Choosing the right components when building an audio system can have a great impact on the performance of the system. It’s not enough that you have a high-end audio player that sends a crystal-clear signal to the speakers if the speakers don’t know how to play it properly. High-performance audio systems use crossovers to separate the frequencies that go to each speaker, ensuring that every speaker receives only the frequencies it can handle. Capacitors are the simplest form of high-frequency crossovers because they filter out sounds below a certain frequency, called the crossover frequency.

Check the speaker’s specifications sheet to find out the recommended frequency range for the speaker. The crossover will have to eliminate any frequency below the minimum of the speaker’s frequency range, so that minimum frequency will be your crossover frequency.

Go to the Basic Car Audio Electronics site (see References) and scroll down to the online calculator.

Type your speaker’s impedance in the “High Frequency Impedance” field.

Leave the “Low Frequency Impedance” field empty, as it is used to calculate the value coils used for low-pass filters.

Insert the crossover frequency in the “Crossover Frequency” field and click on “Go Figure.” The value for the capacitor you need will be displayed in the calculator.

#### Tip

If the resulted value of the required capacitor exceeds the minimum or maximum value of available capacitors, you can combine multiple capacitors in a series or parallel connection to obtain the proper value. A series connection will divide the total value by the number of capacitors of the same value connected together. A parallel connection will result an output equal to the sum of the values of the connected capacitors. You can also calculate the value for the capacitor manually by using the following mathematical formula: 1 / (2_Pi_crossover frequency*impedance). The result will be the value of the capacitor you need in Farads. To convert the value to microfarads, the default measuring unit for capacitors, multiply the value in Farads by 1,000,000.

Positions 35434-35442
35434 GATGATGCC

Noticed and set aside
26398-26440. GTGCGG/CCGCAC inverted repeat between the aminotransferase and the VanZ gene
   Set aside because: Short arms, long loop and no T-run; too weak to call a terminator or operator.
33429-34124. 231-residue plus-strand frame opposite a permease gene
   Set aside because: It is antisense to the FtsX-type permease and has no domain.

#### Warning

Always use non-polar capacitors for audio crossovers. Polarised capacitors are not suitable for any audio application. The voltage rating of the capacitor is also important. A capacitor with a voltage rating of 100 Volts should be enough for a system of up to 2500 Watts in 4 Ohms. However, it’s better to choose a capacitor with a higher rated power than the required power instead of one with a lower power.

#### Tips and warnings

- If the resulted value of the required capacitor exceeds the minimum or maximum value of available capacitors, you can combine multiple capacitors in a series or parallel connection to obtain the proper value. A series connection will divide the total value by the number of capacitors of the same value connected together. A parallel connection will result an output equal to the sum of the values of the connected capacitors.
- You can also calculate the value for the capacitor manually by using the following mathematical formula: 1 / (2*Pi*crossover frequency*impedance). The result will be the value of the capacitor you need in Farads. To convert the value to microfarads, the default measuring unit for capacitors, multiply the value in Farads by 1,000,000.
- Always use non-polar capacitors for audio crossovers. Polarised capacitors are not suitable for any audio application.
- The voltage rating of the capacitor is also important. A capacitor with a voltage rating of 100 Volts should be enough for a system of up to 2500 Watts in 4 Ohms. However, it’s better to choose a capacitor with a higher rated power than the required power instead of one with a lower power.